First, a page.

What’s Happened to Jo-Ann’s Fabrics?

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Jo-Ann Fabrics is now just “Joann” as a new shake up has looked to technology to expand and innovate on crafts for hobbyists and entrepreneurs alike.

The 75-year-old US craft retailer has introduced Joann+ to offer opportunities for businesses, organizations and crafty entrepreneurs with volume pricing, dedicated customer service, flexible payment options, direct shipping and more. This essentially works as a rewards program you can apply for here.

Bulk Ordering and Shipping

“Our customers have been making to sell, donate and give at scale since the first Joann store opened in 1943,” said Steve Miller, SVP of Marketing and eCommerce at Joann. “This year, we’ve launched Joann+ to better serve their unique needs by offering bulk ordering and shipping options, dedicated customer service and sales teams, rebates and financing plans, industry-leading pricing, and more. We’re confident Joann+ will help organizations, businesses and individual sellers to keep creativity flowing smoothly and even more affordably.”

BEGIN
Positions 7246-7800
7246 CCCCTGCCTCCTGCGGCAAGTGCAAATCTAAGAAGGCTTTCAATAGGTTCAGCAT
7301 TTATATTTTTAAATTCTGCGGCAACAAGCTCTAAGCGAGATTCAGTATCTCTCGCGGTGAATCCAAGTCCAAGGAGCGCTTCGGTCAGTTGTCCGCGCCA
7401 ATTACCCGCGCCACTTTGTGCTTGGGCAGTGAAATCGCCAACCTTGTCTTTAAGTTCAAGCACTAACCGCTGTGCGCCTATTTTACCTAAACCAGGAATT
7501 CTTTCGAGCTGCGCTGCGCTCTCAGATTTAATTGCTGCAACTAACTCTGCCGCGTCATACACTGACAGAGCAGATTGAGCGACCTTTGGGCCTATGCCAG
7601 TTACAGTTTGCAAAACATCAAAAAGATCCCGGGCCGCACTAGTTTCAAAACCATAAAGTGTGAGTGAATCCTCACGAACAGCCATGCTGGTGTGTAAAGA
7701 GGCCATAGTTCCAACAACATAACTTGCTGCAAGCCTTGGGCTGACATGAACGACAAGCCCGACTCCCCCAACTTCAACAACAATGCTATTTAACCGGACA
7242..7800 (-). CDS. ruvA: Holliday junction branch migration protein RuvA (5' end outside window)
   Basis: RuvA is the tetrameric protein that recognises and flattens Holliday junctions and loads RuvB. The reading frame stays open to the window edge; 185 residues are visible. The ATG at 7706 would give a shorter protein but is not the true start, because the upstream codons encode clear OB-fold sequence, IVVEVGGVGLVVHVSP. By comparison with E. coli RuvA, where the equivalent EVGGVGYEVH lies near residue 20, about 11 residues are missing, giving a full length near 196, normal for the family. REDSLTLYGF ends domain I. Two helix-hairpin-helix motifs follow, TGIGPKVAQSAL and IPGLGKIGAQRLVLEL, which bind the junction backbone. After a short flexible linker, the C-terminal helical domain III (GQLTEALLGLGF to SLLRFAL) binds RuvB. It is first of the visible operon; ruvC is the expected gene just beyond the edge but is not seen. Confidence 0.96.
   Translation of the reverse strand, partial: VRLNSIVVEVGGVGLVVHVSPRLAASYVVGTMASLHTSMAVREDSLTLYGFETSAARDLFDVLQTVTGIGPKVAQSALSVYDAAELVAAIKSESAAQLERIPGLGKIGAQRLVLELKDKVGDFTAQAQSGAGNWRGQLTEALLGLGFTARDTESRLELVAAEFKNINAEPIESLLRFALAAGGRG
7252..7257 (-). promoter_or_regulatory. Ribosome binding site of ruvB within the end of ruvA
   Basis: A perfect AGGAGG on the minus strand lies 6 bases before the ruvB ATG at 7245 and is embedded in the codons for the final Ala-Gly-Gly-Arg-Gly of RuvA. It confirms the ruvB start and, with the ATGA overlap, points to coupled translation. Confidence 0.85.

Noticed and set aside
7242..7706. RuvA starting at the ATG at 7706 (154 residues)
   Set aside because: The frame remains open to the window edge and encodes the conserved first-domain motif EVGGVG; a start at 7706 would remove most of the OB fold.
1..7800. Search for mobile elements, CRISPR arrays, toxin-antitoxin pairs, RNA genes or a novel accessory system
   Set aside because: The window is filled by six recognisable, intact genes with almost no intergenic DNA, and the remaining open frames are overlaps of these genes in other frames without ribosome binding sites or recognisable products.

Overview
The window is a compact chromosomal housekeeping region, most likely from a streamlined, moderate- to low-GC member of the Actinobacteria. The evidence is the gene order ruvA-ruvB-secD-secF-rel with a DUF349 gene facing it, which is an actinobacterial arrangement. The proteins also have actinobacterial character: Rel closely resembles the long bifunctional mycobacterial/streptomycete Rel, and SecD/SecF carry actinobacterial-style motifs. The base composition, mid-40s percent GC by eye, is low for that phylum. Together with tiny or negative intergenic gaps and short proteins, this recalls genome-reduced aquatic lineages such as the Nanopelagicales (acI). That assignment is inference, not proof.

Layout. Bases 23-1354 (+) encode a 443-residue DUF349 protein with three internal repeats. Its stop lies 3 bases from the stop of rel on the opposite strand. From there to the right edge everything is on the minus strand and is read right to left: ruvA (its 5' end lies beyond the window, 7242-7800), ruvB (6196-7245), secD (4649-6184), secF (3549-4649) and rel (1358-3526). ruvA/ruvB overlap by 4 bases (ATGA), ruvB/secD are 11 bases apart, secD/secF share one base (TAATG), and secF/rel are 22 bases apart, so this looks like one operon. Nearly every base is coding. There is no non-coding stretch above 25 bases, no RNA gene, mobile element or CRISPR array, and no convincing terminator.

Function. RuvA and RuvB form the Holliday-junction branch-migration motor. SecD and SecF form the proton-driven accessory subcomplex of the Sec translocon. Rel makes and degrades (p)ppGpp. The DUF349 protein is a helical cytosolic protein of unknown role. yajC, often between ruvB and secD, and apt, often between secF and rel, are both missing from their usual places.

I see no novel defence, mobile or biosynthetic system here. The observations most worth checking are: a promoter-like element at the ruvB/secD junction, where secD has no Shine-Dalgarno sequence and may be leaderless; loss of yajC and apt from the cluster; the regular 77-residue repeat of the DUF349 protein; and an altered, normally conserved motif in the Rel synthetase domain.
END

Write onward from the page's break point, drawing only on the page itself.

”The Joann+ program shows this is a retailer that’s committed to finding new ways to satisfy customers like us, who need a dependable, convenient source of craft materials to run our business,” said one business owner. “For us, Joann+ is a win-win.”

Doubling Supplies to Non-Profits

Non-profits will also benefit from the program like Project Linus who coordinate kind craftspeople in sending handmade items to children who are seriously ill or in need.

“Our coordinators are raving about the great prices and time saved by having orders delivered right to them,” said Patty Gregory, national president of Project Linus. “Joann+ will stretch how we can use our donation money, and enable us to purchase two or three times the amount of supplies. We will be able to make many more blankets for children in need of a hug; this changes everything for us.

So why drop “fabrics”? Steve Miller, senior vice president of marketing and ecommerce at Joann Stores, told Adweek that the motive was to focus on the broader array of products available at Joann.

“We have a big opportunity to let people know that ‘Hey, we sell everything that the other craft stores sell,’” he said.  “We’re not just the place you come the day before Halloween to get your costume fabric, or to get the fabric by the yard for a toga,” said Miller. “We’re a place for anything you make with your hands. We want people to know that if you want to paint, or make cookies, or knit, Joann is the place for you.”